The Maunsell Sea Forts of WWII (Photos)

Joris Nieuwint


At the outbreak of World War II, the Port of London was the busiest port in the world. The German Navy recognized the Thames as an important shipping route and sought to disrupt its usage through the use of a new secret weapon — the magnetic influence mine. Essentially these mines were detonated by the presence of a large metallic object, like that of a steel-hulled ship. This meant that the mines could detonate with ships in close proximity, not having to actually make physical contact to be effective.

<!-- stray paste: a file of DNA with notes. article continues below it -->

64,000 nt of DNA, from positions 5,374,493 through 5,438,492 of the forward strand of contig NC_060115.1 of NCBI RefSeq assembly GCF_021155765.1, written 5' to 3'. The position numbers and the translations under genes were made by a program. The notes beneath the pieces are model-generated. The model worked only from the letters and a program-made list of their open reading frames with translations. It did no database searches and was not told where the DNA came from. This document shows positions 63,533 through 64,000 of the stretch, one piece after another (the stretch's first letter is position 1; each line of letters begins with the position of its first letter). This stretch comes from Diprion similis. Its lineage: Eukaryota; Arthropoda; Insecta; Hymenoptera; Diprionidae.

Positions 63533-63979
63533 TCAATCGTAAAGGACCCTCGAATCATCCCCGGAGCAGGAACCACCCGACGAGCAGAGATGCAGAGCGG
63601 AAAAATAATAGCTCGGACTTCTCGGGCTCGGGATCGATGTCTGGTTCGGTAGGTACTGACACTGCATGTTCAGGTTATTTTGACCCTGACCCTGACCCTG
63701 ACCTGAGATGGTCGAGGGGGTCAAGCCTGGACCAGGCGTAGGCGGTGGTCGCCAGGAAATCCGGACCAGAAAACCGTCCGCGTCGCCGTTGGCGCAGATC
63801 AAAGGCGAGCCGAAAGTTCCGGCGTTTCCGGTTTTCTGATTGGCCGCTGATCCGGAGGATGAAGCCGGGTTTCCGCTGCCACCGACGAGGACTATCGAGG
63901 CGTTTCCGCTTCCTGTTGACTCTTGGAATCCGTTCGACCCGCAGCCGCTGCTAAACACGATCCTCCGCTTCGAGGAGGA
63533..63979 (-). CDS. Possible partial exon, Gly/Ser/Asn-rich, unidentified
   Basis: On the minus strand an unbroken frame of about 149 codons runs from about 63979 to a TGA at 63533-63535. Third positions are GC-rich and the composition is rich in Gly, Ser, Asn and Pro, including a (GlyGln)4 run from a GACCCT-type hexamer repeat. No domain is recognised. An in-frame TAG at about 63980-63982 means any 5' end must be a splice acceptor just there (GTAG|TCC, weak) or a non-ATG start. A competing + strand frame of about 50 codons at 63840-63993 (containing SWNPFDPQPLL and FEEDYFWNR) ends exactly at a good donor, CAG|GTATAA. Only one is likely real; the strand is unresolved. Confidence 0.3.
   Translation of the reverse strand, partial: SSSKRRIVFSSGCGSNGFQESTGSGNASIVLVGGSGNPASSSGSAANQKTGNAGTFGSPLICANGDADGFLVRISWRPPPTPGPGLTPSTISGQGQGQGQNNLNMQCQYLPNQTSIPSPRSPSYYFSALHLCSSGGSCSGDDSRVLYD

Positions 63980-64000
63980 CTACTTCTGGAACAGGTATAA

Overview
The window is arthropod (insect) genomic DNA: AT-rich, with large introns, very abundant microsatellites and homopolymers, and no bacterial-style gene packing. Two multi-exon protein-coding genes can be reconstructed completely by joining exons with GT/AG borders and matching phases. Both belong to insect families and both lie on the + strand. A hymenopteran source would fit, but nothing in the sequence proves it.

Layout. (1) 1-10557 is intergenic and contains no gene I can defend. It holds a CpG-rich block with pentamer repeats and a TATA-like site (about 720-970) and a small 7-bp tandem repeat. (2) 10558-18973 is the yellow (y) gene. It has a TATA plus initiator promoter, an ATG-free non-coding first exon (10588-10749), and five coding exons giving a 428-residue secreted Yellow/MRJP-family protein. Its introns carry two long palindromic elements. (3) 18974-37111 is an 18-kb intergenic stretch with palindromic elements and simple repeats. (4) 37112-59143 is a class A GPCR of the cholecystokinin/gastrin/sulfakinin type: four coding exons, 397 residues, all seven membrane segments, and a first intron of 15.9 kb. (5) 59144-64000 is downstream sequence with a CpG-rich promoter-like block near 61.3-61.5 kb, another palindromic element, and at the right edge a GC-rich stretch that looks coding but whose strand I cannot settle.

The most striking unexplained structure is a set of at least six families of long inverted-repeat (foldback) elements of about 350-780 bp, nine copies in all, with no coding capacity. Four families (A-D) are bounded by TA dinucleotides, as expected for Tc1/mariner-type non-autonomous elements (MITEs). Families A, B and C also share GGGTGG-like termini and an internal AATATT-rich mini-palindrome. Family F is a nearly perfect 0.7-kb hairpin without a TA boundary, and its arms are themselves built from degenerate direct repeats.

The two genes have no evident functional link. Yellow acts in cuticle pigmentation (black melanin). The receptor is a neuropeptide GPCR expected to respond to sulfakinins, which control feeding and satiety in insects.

Hundreds of ships were sunk by these innovative mines and the Allies needed a solution, fast. Knowing the mines were laid by aircraft, Guy Maunsell (1884-1961), a British civil engineer, produced plans for offshore defences. After some modifications his plans were approved and the Maunsell Sea Forts and Army Towers were born. [Source: Project Redsand]




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